One of the top medics in Scotland has issued a warning that patients face ‘dangerous consequences’ due to a severe shortage of general practitioners.
The chairman of the Royal College of General Practitioners (RCGP) in Scotland, Dr John Gillies, is due to deliver a petition with tens of thousands of signatures to Alex Salmond to request the First Minister’s intervention over proposed budget cuts. He says the proposed cuts will place patient care at risk, unless waiting times are reduced and patients can gain access to medical advice.
New research has shown that 10% of Scots give up on seeing their doctors due to the long waiting periods. It shows that this leaves them at risk of not having potentially life-threatening health issues diagnosed.
Dr Gillies said that when the crisis in general practice makes it clear that patient safety is being threatened, it is the Scottish Government’s duty to act. He added that further cuts to resources will only increase the problem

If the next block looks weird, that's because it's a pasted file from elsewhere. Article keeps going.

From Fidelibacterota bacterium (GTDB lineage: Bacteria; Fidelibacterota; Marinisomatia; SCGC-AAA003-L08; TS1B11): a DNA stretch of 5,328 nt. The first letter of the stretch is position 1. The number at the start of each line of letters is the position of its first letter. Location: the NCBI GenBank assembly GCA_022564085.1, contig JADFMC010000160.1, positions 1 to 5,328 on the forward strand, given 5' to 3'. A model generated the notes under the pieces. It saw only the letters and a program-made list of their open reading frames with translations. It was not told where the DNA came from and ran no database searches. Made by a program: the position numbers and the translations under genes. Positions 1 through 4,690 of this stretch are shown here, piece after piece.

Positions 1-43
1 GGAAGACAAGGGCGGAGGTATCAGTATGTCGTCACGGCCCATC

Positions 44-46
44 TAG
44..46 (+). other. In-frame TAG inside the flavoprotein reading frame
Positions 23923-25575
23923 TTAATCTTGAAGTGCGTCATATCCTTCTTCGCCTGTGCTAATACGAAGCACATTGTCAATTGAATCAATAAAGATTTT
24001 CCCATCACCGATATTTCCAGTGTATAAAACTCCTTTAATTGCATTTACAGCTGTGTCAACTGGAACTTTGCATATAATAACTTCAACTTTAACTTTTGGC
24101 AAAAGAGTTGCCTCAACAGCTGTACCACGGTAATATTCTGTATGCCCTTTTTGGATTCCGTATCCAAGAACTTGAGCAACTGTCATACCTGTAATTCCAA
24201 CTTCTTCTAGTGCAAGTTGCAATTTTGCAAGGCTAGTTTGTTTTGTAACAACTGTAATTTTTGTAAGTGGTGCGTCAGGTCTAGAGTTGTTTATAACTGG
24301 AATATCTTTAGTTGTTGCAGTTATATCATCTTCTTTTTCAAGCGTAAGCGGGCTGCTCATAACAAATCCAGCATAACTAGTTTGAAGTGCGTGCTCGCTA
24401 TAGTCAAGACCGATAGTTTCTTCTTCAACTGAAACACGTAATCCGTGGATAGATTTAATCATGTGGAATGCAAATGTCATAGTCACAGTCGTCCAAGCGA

He added that they are aware of the GP recruitment problems in remote and rural communities, however the aging demographic of GPs currently in practice means that the problem will become bigger and more widespread in future.
He stated that this problem should be faced now and GP investment should be viewed as a priority.
A recent government survey indicated that on 3.3 million occasions, it took around three days for a patient to see a nurse or a doctor. New research has shown that 54% of Scots admit that the waiting periods are too high, with 75% stating that there are not sufficient GPs.
The survey also revealed that around one quarter of Scots experience problems when trying to get an appointment with their GP within one week, and around 11% simply give up on their bid to seek treatment.
The Tory health spokesman, Jackson Carlaw, said trying to obtain an appointment with a GP is one of the most frustrating things for people. He said the fact that 25% are unable to obtain an appointment within one week is totally unacceptable.
The RCGP has issued warnings that the planned cuts of 2.2% suggested in the 2015/2016 draft budget will push this current problem into a crisis situation. It is stated that investment in general practice in Scotland has decline by 3.9% since 2009/2010.
The health minister, Alex Neil, said that an £8.2m funding increase for GPs will help stave the problem. According to Mr Neil, during 2013, 87% of patients rated their overall care experience by GPs as good or excellent. He said the number of GPs has seen an increase of 5.7% under the current Government.
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